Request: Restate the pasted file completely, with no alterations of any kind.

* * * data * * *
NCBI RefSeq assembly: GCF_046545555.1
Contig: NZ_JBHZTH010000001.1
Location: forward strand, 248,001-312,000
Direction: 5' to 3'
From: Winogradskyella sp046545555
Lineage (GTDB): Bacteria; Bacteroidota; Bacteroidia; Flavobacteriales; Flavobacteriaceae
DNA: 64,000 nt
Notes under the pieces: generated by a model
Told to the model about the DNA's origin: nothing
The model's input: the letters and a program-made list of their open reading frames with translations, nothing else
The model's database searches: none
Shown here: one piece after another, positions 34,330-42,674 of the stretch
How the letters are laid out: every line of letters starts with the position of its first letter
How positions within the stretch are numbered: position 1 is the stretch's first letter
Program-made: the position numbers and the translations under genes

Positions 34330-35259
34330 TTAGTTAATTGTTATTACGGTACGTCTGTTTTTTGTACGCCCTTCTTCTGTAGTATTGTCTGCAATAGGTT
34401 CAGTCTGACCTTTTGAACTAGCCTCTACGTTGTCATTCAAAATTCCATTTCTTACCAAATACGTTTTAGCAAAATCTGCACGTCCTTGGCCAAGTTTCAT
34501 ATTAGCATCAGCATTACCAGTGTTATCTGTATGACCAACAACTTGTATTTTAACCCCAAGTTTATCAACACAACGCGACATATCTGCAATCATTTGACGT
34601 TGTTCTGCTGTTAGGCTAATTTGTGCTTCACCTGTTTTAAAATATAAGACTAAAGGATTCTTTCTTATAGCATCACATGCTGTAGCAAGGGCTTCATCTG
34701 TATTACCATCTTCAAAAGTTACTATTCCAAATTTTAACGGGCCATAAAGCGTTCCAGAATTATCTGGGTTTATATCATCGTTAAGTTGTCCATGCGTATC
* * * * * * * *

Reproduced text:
NCBI RefSeq assembly: GCF_046545555.1
Contig: NZ_JBHZTH010000001.1
Location: forward strand, 248,001-312,000
Direction: 5' to 3'
From: Winogradskyella sp046545555
Lineage (GTDB): Bacteria; Bacteroidota; Bacteroidia; Flavobacteriales; Flavobacteriaceae
DNA: 64,000 nt
Notes under the pieces: generated by a model
Told to the model about the DNA's origin: nothing
The model's input: the letters and a program-made list of their open reading frames with translations, nothing else
The model's database searches: none
Shown here: one piece after another, positions 34,330-42,674 of the stretch
How the letters are laid out: every line of letters starts with the position of its first letter
How positions within the stretch are numbered: position 1 is the stretch's first letter
Program-made: the position numbers and the translations under genes

Positions 34330-35259
34330 TTAGTTAATTGTTATTACGGTACGTCTGTTTTTTGTACGCCCTTCTTCTGTAGTATTGTCTGCAATAGGTT
34401 CAGTCTGACCTTTTGAACTAGCCTCTACGTTGTCATTCAAAATTCCATTTCTTACCAAATACGTTTTAGCAAAATCTGCACGTCCTTGGCCAAGTTTCAT
34501 ATTAGCATCAGCATTACCAGTGTTATCTGTATGACCAACAACTTGTATTTTAACCCCAAGTTTATCAACACAACGCGACATATCTGCAATCATTTGACGT
34601 TGTTCTGCTGTTAGGCTAATTTGTGCTTCACCTGTTTTAAAATATAAGACTAAAGGATTCTTTCTTATAGCATCACATGCTGTAGCAAGGGCTTCATCTG
34701 TATTACCATCTTCAAAAGTTACTATTCCAAATTTTAACGGGCCATAAAGCGTTCCAGAATTATCTGGGTTTATATCATCGTTAAGTTGTCCATGCGTATC